Here are two ways to make a boring story. First, create a problem. Second, solve the problem right away. That’s boring because there’s no suspense or conflict. Watch any bad movie and you’ll see this lack of suspense and conflict. In “Maleficent,” there’s a scene where a boy becomes friends with Maleficent. Then he stops seeing her. Suddenly we see this boy as a grown up where the king says the next heir to the throne will be whoever kills Maleficent. So this man who used to be friends with Maleficent goes to meet her, can’t bring himself to kill her, and strips her of her wings instead.
That scene is way too short because we never really get to see any emotional conflict between the man and Maleficent. As a result, that scene fails to emotionally grab us.
Here’s a second way to make a boring story. First, create a problem. Second, ignore it. If you watch bad movies, they often bring up problems that never get resolved or explained. In “Prometheus,” the bad guy is a giant human who is part of an ancient race that created human beings on Earth. We never learn why they created the human race or why they wanted to later kill it by creating the aliens. As a result, we have a problem that never gets resolved, so what’s the point of the whole story?
Here’s the right way to tell a story. Create a problem. Show conflict as the two opposing characters gradually try different tactics to get what they want. Each time a tactic fails, they choose a more dangerous and risky tactic that creates escalating tension. Finally resolve the conflict in the form of a cliffhanger that makes us wonder what will happen next.
In “Edge of Tomorrow,” Tom Cruise is a military PR officer who goes to meet with a general. So far, no conflict or problem. The problem occurs when the general wants Tom Cruise to go with the Marines in the first landing wave to record the event. Tom Cruise obviously doesn’t want to risk dying so his first tactic is to say he’s afraid of fighting and gets scared when he sees blood from a paper cut. The general doesn’t budge.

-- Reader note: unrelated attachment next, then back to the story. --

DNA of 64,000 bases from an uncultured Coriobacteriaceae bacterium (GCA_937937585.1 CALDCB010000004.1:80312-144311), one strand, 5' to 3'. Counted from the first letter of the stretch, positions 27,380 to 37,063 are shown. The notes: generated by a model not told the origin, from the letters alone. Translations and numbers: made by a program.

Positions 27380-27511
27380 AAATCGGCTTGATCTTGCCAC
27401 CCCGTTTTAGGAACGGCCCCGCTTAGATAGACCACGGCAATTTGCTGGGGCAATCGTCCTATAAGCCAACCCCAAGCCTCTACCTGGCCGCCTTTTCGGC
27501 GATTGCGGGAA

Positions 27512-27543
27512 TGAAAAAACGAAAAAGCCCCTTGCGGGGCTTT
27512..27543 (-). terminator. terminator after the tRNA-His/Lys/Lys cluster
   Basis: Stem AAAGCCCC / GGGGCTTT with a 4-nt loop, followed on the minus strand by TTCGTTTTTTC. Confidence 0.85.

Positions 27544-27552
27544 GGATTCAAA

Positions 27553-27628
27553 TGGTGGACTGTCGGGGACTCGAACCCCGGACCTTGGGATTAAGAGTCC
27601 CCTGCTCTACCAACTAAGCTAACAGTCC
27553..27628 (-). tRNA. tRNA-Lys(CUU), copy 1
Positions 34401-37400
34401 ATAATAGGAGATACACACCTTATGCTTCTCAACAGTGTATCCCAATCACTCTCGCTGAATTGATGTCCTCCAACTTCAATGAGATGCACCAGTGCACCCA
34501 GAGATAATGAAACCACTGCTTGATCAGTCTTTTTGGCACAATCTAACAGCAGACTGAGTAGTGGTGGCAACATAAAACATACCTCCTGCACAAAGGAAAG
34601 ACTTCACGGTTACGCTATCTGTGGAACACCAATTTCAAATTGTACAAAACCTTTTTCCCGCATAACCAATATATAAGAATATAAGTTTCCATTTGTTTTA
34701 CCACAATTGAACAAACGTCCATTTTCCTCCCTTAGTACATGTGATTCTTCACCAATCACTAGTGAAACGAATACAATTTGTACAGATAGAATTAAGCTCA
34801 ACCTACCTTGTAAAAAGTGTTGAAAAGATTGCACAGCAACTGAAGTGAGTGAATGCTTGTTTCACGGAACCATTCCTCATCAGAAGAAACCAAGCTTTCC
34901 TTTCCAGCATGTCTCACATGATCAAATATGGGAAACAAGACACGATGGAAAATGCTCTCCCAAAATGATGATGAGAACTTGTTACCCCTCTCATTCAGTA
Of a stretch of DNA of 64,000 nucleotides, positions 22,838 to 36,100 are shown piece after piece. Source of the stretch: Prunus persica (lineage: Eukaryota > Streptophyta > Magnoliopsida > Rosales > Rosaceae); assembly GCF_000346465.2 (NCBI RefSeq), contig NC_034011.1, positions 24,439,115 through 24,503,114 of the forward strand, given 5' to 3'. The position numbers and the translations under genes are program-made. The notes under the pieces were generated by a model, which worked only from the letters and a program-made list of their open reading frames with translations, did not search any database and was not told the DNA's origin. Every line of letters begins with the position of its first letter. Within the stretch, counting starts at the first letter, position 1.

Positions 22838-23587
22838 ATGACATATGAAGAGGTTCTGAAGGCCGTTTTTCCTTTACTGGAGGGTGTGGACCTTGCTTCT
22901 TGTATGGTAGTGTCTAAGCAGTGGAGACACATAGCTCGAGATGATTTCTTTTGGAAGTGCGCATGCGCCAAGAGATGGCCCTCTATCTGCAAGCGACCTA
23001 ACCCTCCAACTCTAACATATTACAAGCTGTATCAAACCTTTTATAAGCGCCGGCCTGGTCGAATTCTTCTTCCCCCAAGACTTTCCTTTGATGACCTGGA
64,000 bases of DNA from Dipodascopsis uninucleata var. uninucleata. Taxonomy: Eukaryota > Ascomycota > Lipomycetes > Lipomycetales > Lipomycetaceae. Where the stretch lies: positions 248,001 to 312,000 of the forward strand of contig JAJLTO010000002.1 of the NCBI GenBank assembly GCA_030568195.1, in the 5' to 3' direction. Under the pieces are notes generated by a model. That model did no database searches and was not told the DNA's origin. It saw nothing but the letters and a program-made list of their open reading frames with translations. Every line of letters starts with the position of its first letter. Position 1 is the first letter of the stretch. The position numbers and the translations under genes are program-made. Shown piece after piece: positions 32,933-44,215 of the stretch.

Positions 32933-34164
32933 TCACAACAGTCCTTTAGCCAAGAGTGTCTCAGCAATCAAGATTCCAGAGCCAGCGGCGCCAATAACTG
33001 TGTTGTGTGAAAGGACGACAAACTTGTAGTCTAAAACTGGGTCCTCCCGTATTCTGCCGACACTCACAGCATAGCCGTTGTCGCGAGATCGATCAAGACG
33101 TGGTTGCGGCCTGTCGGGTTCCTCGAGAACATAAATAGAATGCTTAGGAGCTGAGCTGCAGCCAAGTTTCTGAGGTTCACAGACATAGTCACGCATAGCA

Tom Cruise next tries to convince the general that he’s unfit as a soldier because he only joined ROTC in college. The general says that’s why Tom Cruise will be surrounded by Marines who do know how to fight.
Desperate, Tom Cruise tries to offer names of other people who could go in his place. The general says that he’s not requesting that Tom Cruise go with the Marines. He’s ordering him. Tom Cruise refuses and threatens to blackmail the general, raising the stakes of the conflict. Now the general calls in soldiers to force Tom Cruise to go with the Marines. Notice how things keep getting worse for Tom Cruise as the general keeps raising the threat?
Finally Tom Cruise tries to run away from the soldiers ordered to take him to the Marines. One of the soldiers knocks Tom Cruise out so the cliffhanger is what will happen next?
Now study a mediocre movie like “Maleficent” to see how it creates a problem (the man needs to kill Maleficent, his friend, to become king), but doesn’t create escalating tension through increasingly dangerous conflict. Also notice that when the man strips Maleficent of her wings, there’s no real cliffhanger. She loses her wings but there’s little sense of what will happen next.
In “Edge of Tomorrow,” when Tom Cruise gets knocked out, we’re left wondering what will happen to him. Then the next scene shows us Tom Cruise being forced into a Marine squad and being ill prepared to fight.
If every scene creates a problem, creates escalating tension through deteriorating conflict, then ends with a cliffhanger, you’ll wind up creating an entire screenplay that holds an audience from start to finish. The simple formula for creating a great screenplay is to first create great scenes one after another.